Lovely animation, good music and a great character, there should be stuff for adults and the little ankle biters to like.

Good fun. 7/10

#51 WORLD WAR Z (21.6.13)

Directed by Marc Forster. With Brad Pitt, Mireille Enos, Daniella Kertesz, James Badge Dale.

116 minutes. 

Oh no, it's the apocalypse! The world's ending, it's zombies, a tsunami of them, swamping the world! Oh who can save us? Luckily it's Brad Pitt, sporting a fancy beard and foppish hair, he's a UN Johnny press-ganged back to save us all!

What follows is a whistle stop tour of the world's most exotic and dramatic locations,
Gyeonggi-do in South Korea,  Jerusalem, and er, Cardiff as Brad tracks the tidal wave of living dead back to their  source -Patient Z so to speak.

Based on a hugely popular book which means that the film was doomed to fail before a single second of footage had been shot, the film makers dropped the reportage structure of the novel and it's lack of a single heroic voice by creating one then sending him out to travel the world and save it. Because Brad Pitt is too big now, not to save the world.

It's a tense and dramatic movie which has some superb set pieces, particularly the escape from New York and Jerusalem, but which also features the world's most luckless hero who stumbles from one disaster to the next and seems to be a real harbinger of doom, wherever he goes death and the undead are sure to follow, very, very quickly on his heels. 

Forster, like far too many directors still believes that shaking the camera violently during action scenes will make them very exciting and draw the viewer in. He's wrong, and here not only does it not work, it also makes many of the action scenes unwatchable, particularly those that take place at night. There's one scene in particular which was so confusing that I literally had no idea what any of the shadowy figures were doing, or to whom, or even who they might be and so when it ended with Brad running to the edge of a building and almost jumping off I had no idea why.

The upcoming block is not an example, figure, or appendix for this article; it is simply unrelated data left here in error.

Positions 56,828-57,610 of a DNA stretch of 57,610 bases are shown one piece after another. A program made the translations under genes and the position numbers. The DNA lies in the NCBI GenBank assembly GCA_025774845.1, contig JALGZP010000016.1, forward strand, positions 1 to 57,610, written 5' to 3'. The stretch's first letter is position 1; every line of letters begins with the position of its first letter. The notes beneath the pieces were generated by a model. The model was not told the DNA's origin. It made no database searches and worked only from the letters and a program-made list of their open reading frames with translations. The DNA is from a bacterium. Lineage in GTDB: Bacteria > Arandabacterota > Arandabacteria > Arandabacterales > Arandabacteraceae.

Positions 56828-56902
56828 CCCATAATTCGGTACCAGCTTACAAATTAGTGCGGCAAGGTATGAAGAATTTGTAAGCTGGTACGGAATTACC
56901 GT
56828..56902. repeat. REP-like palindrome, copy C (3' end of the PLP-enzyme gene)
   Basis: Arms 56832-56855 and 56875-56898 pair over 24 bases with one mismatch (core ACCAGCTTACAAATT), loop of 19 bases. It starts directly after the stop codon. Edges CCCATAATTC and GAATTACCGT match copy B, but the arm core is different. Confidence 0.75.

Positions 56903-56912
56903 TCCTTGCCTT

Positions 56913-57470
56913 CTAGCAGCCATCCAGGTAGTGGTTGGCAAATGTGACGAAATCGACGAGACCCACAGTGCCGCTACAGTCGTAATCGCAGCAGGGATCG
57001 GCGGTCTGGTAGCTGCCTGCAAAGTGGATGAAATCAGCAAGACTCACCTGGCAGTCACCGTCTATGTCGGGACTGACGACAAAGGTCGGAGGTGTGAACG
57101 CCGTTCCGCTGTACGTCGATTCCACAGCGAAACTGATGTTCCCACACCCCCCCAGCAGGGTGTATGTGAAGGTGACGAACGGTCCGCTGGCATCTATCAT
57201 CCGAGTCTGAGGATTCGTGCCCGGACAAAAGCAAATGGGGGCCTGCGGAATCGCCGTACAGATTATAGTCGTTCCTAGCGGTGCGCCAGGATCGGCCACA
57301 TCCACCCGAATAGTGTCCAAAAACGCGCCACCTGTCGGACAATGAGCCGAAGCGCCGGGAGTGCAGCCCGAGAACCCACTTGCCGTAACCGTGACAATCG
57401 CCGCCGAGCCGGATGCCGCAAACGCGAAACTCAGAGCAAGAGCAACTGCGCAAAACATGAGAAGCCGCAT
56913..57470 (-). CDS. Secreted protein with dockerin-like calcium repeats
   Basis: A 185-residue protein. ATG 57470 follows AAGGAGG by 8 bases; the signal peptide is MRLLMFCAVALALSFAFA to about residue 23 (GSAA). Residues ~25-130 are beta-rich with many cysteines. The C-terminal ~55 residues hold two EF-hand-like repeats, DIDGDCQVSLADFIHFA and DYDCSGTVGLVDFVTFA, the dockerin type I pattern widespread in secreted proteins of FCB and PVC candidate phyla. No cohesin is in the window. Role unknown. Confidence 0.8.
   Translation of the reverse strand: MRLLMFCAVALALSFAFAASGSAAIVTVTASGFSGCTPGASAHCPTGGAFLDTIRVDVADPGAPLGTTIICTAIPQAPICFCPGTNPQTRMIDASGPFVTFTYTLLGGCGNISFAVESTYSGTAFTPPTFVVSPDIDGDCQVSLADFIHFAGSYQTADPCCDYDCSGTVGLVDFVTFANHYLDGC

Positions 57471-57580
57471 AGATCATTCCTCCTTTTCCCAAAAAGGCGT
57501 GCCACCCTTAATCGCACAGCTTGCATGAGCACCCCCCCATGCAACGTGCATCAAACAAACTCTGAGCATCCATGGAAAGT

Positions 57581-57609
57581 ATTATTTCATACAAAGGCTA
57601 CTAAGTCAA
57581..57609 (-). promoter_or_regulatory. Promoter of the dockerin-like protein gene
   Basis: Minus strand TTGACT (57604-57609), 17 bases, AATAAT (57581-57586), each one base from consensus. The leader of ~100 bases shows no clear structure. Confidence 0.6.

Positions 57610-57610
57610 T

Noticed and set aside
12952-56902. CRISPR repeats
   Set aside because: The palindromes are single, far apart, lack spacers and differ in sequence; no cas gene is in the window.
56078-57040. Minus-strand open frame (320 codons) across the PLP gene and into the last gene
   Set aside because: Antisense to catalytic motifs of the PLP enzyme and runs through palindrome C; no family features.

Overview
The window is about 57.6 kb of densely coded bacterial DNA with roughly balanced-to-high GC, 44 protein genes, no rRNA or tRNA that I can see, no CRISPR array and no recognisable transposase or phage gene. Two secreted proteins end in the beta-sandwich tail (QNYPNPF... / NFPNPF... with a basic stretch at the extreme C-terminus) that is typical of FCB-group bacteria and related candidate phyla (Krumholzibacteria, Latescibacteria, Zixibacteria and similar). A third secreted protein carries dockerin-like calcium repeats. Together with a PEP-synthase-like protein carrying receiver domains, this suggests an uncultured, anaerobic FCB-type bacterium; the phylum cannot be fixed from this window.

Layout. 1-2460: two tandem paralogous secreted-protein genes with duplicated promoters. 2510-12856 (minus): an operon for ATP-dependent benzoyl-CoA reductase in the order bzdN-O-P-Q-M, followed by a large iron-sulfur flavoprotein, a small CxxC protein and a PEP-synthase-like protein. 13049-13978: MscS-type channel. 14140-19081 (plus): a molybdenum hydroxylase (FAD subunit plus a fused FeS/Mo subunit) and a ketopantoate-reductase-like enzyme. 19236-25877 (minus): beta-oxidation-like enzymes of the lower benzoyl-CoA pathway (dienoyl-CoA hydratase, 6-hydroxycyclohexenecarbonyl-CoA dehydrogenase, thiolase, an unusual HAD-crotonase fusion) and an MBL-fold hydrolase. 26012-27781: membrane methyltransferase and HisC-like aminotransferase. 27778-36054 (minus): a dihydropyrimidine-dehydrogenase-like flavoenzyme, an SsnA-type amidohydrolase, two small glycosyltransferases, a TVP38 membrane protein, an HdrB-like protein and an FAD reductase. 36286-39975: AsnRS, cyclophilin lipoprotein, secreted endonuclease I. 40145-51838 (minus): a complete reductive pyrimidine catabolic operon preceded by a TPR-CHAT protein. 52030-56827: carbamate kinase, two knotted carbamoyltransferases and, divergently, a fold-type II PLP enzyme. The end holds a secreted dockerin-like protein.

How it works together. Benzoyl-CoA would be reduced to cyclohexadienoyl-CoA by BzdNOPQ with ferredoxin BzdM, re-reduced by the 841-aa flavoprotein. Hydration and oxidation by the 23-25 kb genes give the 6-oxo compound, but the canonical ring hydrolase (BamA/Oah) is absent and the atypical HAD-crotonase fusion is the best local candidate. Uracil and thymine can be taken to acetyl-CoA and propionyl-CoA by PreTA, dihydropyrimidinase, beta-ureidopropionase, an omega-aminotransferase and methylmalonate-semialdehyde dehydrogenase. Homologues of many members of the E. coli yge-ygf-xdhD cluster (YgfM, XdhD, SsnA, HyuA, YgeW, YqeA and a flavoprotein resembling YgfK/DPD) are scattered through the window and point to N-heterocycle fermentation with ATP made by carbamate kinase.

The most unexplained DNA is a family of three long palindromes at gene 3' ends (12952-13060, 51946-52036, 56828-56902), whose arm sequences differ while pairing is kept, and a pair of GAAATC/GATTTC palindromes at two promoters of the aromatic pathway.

This film starts dramatically, expanding rapidly like a balloon, to bursting point then it sort of slowly deflates gently until it ends with a soft wet fffftttppp. But I suppose after such a tense and dramatic opening there's nowhere else for it to go. 



Directed by Steven Soderbergh. Starring Michael Douglas and Matt Damon. 118 minutes.

Well made, beautifully shot and featuring a career best performance from Michael Douglas this is a warts and all bio pic of the
Liberace and his live-in lover, Scott Thorson (played by Matt Damon) and their 7-year long relationship. Although a superbly well made movie, you'd never guess it was produced for TV, it does feel very one note and I perhaps expected a bit more humour, certainly the trailer seemed to imply it would be funnier.

Because this is a serious film, I left wishing they had gone further and we could have explored Liberace's persona more, he's such an intriguing character and the more you see, the more you want to learn about him. You get glimpses, of a network behind the man behind the Candelabra, and it hints at a far darker and nastier world.

Soderbergh claims he's giving up cinema and this is supposedly the last film of his we'll see on the big screen. I hope not.


#49 MAN OF STEEL (18.6.13)

Directed by Zack Snyder. With Henry Cavill, Amy Adams, Michael Shannon, Diane Lane.


When I first saw this film, I was swept away by the spectacle, it was huge it was big and it was epic and there were moments that grabbed me and made me love it. Kevin Costner's voice cracking when he talks to the young Clark Kent, the music, the moment when Clark saves the school bus, his first costume fitting and flight, his saving of the oil rig, meeting the military for the first time, many things. And up on the big screen I was swept along and felt it deserved a solid 8/10. The action was great, but